Quick Guide to Public Trustees in NSW

Quick Guide to Public Trustees in NSW

- in Business

The passing of a loved one is challenging for everyone in the family. There are so many factors to consider, including the will of the deceased. Whether or not a will was left behind will influence what comes next, and in many scenarios, a trustee may be needed or appointed to help make sure that things go smoothly when there is no will or no executor named.

Before you panic, you can rest easy knowing that a trustee will be able to help manage and moderate on the behalf of your loved one. Trustees are trained and experienced to help manage situations where there is no executor, clear will instructions, or lack of a written will.

When tensions are high, it’s important to have someone who is impartial to mediate. The same goes for situations where there is no executor. It’s key that things stay fair and that the beneficiaries in question are treated and considered fairly. To learn more, here is a quick guide to understanding the role of a public trustee in NSW.

What Can a Public Trustee Do?

There are many things a public trustee can do, however, the main task of a trustee is to have a property transferred to their care and then to manages the property to benefit someone else, usually a beneficiary or beneficiaries. Trustees can be appointed in a will, but they are most commonly appointed or hired when there is no executor mentioned in the will or there is not one for a deceased family member.

Whatever is divisible will be handled by the legal trustee unless otherwise stated in a will or another legal document. Situations vary enormously depending on the circumstances, so you’ll need to take that into consideration. Here are a few of the tasks that trustees handle in the case of assets and the legal application of a will or in the absence of one.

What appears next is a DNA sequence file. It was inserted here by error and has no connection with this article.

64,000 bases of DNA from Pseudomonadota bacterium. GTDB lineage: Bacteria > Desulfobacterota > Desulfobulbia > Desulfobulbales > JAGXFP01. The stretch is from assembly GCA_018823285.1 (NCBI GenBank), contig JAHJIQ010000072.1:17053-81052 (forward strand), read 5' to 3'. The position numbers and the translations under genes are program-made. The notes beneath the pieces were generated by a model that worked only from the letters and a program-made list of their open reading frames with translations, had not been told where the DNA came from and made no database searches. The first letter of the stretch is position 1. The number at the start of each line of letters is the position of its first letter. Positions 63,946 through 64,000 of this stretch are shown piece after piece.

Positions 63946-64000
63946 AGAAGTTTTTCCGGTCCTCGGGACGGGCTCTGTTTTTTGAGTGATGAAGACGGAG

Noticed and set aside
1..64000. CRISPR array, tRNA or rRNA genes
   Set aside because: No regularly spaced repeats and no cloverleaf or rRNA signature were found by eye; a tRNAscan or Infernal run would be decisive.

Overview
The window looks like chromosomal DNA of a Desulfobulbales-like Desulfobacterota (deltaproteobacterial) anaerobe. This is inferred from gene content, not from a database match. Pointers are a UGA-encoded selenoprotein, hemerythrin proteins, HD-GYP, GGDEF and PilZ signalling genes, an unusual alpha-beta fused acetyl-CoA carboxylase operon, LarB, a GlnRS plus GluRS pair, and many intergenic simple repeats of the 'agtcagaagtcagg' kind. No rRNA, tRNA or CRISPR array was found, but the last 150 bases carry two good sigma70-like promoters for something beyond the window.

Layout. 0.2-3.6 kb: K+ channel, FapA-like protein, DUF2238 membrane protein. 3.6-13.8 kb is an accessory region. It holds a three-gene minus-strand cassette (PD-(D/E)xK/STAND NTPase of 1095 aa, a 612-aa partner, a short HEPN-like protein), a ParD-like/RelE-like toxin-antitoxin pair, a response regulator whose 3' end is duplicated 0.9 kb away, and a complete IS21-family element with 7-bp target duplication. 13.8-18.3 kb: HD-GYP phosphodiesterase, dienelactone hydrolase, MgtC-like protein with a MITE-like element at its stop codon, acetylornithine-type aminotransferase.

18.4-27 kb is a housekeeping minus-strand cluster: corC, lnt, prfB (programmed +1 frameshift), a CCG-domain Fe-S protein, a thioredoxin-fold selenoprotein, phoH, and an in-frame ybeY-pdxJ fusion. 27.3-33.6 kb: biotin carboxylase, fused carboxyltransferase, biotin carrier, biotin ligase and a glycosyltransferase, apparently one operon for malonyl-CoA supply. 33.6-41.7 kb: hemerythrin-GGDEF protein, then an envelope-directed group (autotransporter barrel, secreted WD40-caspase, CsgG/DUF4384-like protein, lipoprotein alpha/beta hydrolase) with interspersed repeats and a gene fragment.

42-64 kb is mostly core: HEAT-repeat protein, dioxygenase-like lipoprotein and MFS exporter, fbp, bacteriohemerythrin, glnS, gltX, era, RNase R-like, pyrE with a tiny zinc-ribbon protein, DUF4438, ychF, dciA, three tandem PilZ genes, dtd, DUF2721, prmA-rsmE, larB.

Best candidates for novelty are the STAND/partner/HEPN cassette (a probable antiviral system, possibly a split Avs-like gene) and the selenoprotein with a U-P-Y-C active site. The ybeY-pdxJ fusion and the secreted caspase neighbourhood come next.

• Identify and protect the trust assets
  • Distribute trust assets fairly among the beneficiaries
  • Determine what the trust instrument (the document that created the trust) requires them to do (if a will or any other document is involved)
  • Communicate regularly with the trust beneficiaries
  • Manage the assets long-term (or distribute them to the beneficiaries right away)
  • End the trust when it’s time

Benefits of Having a Trustee

Whether you choose a trustee yourself or one is assigned to you, you will be thankful for their knowledge and service expertise. Here are some of the top benefits of having a trustee:

  • Moderate Advice: First things first, trustees give moderate and honest advice. They have the experience and know-how required to make sure that everything is carried out in a professional way.
  • Professional Services: Professional services will ensure that everything is completed as needed. Where a non-professional may not be able to help, a trustee will have the knowledge and experience to best aid you.
  • Unbiased Work: Unbiased is the name of the game with a trustee.

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